Family Activist Network at Paris COP 21
We were unsure of whether to go to Paris, or stay at home.
We were frustrated at not being able to be clear (about whether to go Paris, or stay at home).
We didn't prepare as much as we should.
We rushed to get everything ready on Thursday, we don't get any better at this task with each new go.
We made important decisions at the last minute, after reading that others had already acted.
So we wrote an email to school, explaining that Oisin and Roma would not be there today.
We felt better about this; that we were prepared to stand by our decision to go to Paris, and not stay at home.
We talked about sending another letter.
But there was more to it than that.
We were excited, we were nervous, I think.
We wanted to get going, to get out of the house. It’s much less stressful when you've left, when what is forgotten is gone (how will we charge the phones?)
We remembered that it’s easier in the car, with four children, while seeing the carriage become playground.
I was surprised how much more interesting the interior of the train was to the children than the outside, so I took the window seat.
We were 6. A familiar, family 6. Us. We.
We knew, or perhaps Paula and Sam and Fionn knew, that we would soon be more.
An unfamiliar We. Who would we become? How would we align with you?
The younger children start to make friends around a Disney tree.
The group grows.
How will I remember all the names?
We are delayed at security as we fumble for tickets watching the other families walk through.
Oisín is already concerned that we are separated from his friends
We wait and share snacks 'what time did you set off?' 'so these are your children? 'How old are they?'
Oisín has made a new friend.
Roma and Mala stay close.
Excited children run from the station.
Hope, Max, Fionn, Neal, Martha, Ruby, Gabriel, Ed, James, Martha, Corin, Roma, Mala, Syd.
They are already self-organising, forming groups, holding hands, copying, laughing, running, climbing, caring, chatting.
Did they only meet 4 hours ago?
Roma loses her tiny teddy and weeps.
We walk with clattering luggage and tired children.
It’s getting dark.
Middle aged women in sequined dresses and heavy make-up appear in shop doorways.
We gleefully make it to the ironically named ‘Hotel Baby’.
Our arrival is met with a warm smile.
The children are excited.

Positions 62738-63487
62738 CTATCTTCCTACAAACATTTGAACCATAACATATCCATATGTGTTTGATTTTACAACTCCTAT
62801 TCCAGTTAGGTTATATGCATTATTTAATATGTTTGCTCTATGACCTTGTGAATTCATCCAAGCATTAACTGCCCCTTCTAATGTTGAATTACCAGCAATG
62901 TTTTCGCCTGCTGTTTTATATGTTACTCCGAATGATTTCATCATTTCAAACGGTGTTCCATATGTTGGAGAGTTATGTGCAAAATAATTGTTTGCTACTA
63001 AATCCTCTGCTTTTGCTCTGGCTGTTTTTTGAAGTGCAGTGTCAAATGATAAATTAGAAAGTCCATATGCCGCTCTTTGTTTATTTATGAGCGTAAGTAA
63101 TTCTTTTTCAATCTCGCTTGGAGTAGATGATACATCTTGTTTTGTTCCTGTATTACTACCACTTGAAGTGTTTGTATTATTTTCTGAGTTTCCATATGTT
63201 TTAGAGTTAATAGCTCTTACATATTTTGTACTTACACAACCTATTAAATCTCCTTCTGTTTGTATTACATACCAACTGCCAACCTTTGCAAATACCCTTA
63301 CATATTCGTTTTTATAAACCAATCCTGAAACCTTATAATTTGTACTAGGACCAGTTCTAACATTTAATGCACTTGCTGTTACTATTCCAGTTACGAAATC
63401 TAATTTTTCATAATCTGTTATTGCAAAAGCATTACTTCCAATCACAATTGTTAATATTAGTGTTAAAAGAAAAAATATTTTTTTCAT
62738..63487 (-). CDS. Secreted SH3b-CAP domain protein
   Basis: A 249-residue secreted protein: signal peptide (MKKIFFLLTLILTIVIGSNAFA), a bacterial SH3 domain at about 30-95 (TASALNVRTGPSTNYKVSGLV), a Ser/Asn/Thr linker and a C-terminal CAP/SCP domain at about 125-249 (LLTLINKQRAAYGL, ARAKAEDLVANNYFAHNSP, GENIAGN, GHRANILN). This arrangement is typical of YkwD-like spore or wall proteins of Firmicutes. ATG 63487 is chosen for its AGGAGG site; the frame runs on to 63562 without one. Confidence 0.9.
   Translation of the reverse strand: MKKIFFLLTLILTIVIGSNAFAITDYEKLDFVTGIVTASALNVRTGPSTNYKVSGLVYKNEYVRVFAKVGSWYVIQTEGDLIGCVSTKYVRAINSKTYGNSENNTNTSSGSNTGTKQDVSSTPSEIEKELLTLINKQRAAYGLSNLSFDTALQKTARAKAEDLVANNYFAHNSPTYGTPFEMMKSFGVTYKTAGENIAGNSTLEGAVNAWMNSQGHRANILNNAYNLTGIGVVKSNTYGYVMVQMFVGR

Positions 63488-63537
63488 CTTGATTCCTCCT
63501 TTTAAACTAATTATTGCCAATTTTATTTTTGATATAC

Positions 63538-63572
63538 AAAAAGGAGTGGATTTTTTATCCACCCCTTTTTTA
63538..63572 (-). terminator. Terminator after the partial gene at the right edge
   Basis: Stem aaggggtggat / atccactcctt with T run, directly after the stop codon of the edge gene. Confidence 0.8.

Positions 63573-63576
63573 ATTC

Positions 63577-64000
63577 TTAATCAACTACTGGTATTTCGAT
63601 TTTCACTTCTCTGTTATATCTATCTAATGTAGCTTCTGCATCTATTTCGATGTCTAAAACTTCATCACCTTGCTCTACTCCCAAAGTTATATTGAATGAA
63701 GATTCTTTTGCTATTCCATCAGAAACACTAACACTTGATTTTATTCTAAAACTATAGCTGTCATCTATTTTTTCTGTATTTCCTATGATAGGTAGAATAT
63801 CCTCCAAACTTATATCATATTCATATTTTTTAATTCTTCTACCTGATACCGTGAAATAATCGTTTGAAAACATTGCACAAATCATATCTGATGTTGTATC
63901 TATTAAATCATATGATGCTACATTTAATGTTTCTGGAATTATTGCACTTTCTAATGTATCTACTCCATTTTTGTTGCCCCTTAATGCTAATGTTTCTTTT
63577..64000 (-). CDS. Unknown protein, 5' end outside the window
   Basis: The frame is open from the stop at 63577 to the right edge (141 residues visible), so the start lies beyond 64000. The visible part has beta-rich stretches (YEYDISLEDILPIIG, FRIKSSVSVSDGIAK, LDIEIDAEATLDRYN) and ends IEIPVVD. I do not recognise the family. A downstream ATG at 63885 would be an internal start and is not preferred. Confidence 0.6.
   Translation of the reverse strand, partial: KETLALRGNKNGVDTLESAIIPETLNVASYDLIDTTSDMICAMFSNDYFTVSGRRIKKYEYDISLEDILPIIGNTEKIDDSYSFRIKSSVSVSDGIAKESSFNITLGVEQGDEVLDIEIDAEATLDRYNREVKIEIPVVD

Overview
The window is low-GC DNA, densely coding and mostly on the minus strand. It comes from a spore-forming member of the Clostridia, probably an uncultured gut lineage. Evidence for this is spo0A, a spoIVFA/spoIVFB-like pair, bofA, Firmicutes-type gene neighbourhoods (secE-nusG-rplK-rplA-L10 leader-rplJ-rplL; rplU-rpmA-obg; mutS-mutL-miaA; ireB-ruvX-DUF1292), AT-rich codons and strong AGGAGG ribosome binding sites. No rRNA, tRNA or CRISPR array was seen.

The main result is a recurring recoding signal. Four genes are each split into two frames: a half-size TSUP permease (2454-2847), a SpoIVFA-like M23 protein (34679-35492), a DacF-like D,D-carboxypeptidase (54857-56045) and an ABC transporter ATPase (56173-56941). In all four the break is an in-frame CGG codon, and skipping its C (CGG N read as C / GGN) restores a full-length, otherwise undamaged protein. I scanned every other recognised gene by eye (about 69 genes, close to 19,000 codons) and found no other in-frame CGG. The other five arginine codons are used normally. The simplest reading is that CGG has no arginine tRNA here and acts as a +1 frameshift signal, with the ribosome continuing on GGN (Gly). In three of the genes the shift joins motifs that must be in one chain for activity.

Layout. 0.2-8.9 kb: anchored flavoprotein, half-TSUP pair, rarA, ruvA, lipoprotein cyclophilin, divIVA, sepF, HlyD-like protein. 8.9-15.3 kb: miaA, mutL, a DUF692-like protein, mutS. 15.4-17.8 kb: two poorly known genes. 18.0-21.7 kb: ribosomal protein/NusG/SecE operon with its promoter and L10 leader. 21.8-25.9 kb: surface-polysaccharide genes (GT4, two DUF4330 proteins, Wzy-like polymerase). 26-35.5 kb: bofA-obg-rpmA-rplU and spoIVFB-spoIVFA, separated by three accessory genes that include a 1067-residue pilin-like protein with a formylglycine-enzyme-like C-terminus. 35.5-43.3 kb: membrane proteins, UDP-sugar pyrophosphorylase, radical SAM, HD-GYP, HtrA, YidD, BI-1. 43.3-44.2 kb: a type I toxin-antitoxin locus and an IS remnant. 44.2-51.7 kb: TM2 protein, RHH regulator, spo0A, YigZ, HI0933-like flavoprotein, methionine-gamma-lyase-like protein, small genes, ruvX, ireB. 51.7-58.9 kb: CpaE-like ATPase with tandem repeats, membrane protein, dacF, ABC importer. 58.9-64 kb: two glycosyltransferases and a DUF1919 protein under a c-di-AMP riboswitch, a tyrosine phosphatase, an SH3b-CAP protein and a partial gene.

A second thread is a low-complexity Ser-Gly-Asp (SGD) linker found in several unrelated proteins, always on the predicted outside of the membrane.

Beds to jump on, a tv, the joy of the tiny lift.
Our first meal.
We are tired and hungry.
The toddlers are cranky.
But as we wait for food we chat, sprawled out as we are.
A family get together.
There is good food, beer, wine, orange juice, cola.
We talk about ‘the plan’.
There are different views – do we attend the protest or not?
We’re not sure, but being here make us feel braver…we’ve made it this far…
The next morning the news that the protest is no longer illegal.
Is the mood more somber? Perhaps.
The side streets are blocked by military police with guns and riot shields.
Red cheeks, red lipstck, red bows, red lines.
Angels with painted faces.
Someone walks past retorting 'there are children here?!'
Yes there are children. 14 beautiful children, eyes wide and full of excitement.
It feels calm now.
The Institute banner is unraveled.
Strangers become comrades.
This choreography gets under way. Red lines.
We make a move.
Was this a collective decision? It seems like it was.
The armed police stand to one side but only after some negotiation.
Crossing the police border within a few feet and all seems different; no angels with painted faces. No inflatable cobbles, no stern men with guns and shields.
Eating baguettes and croissants we pause, again we don’t really discuss this, it just seemed to happen.
A patch of grass and some benches seem to prompt a pause.
The children seize the opportunity and congregate on a large grated floor.
They push leaves through the grates and dance; they form a conga under the banner and parade creating a spectacle for the heavy Paris traffic.
Helicopters circle overhead.
With no particular sense of urgency we make a move again.
We herd the younger children, making failed attempts to fasten coats, wipe noses, hold hands.
The older boys giggle and chat having formed their own assemblage.
We block up the busy metro carriage with prams.
As we surface from underground we beeline for the brasserie opposite; it’s almost as if it is calling for us.
The atmosphere is relaxed; celebratory even.
The restaurateur hands out bonbons to the children as we leave and takes pictures.
We thought about how you all do this.
We were humbled, inspired and enthralled.
Our minds raced about money and rituals and work and time off and energy and organisation and school and: and… and… and…
We were keen to discuss what it means to be a family activist.
And we found it clear that we were all artists, of one kind or another.
A bit of a mouthful.
We realised that for us, we are fascinated by what the family can do.
We changed ourselves while walking around Paris, and we changed Paris too, if only a little.
We were interested when other FANs pointed out that they were not activists - "we've never been on a protest before", to the point of feeling a fraud.
We want to imagine now new forms of (family) activism, to which we are all invited, including those not yet met.